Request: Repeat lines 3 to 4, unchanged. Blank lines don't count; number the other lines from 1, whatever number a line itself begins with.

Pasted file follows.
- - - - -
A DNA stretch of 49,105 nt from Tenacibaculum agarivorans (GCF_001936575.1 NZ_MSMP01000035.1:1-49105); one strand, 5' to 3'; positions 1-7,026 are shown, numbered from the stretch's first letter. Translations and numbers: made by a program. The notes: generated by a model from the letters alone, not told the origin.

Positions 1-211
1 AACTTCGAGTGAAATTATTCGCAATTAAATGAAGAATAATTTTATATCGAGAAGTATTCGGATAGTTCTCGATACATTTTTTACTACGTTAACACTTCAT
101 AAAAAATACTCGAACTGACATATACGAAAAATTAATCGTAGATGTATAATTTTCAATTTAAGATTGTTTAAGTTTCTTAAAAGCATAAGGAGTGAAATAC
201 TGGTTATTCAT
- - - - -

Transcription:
1 AACTTCGAGTGAAATTATTCGCAATTAAATGAAGAATAATTTTATATCGAGAAGTATTCGGATAGTTCTCGATACATTTTTTACTACGTTAACACTTCAT
101 AAAAAATACTCGAACTGACATATACGAAAAATTAATCGTAGATGTATAATTTTCAATTTAAGATTGTTTAAGTTTCTTAAAAGCATAAGGAGTGAAATAC